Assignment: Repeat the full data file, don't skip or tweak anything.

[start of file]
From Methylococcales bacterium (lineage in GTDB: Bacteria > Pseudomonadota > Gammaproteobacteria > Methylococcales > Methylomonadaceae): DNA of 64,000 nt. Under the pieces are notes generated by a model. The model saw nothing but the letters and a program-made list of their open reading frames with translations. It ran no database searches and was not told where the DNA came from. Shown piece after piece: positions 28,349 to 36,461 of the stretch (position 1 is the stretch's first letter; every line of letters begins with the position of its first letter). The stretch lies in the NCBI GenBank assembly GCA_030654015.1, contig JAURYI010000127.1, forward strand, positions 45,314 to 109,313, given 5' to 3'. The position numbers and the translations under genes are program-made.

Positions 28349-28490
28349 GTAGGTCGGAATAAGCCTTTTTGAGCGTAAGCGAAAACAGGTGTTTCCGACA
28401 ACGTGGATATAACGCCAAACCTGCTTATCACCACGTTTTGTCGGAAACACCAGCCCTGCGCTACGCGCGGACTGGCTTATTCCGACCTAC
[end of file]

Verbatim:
From Methylococcales bacterium (lineage in GTDB: Bacteria > Pseudomonadota > Gammaproteobacteria > Methylococcales > Methylomonadaceae): DNA of 64,000 nt. Under the pieces are notes generated by a model. The model saw nothing but the letters and a program-made list of their open reading frames with translations. It ran no database searches and was not told where the DNA came from. Shown piece after piece: positions 28,349 to 36,461 of the stretch (position 1 is the stretch's first letter; every line of letters begins with the position of its first letter). The stretch lies in the NCBI GenBank assembly GCA_030654015.1, contig JAURYI010000127.1, forward strand, positions 45,314 to 109,313, given 5' to 3'. The position numbers and the translations under genes are program-made.

Positions 28349-28490
28349 GTAGGTCGGAATAAGCCTTTTTGAGCGTAAGCGAAAACAGGTGTTTCCGACA
28401 ACGTGGATATAACGCCAAACCTGCTTATCACCACGTTTTGTCGGAAACACCAGCCCTGCGCTACGCGCGGACTGGCTTATTCCGACCTAC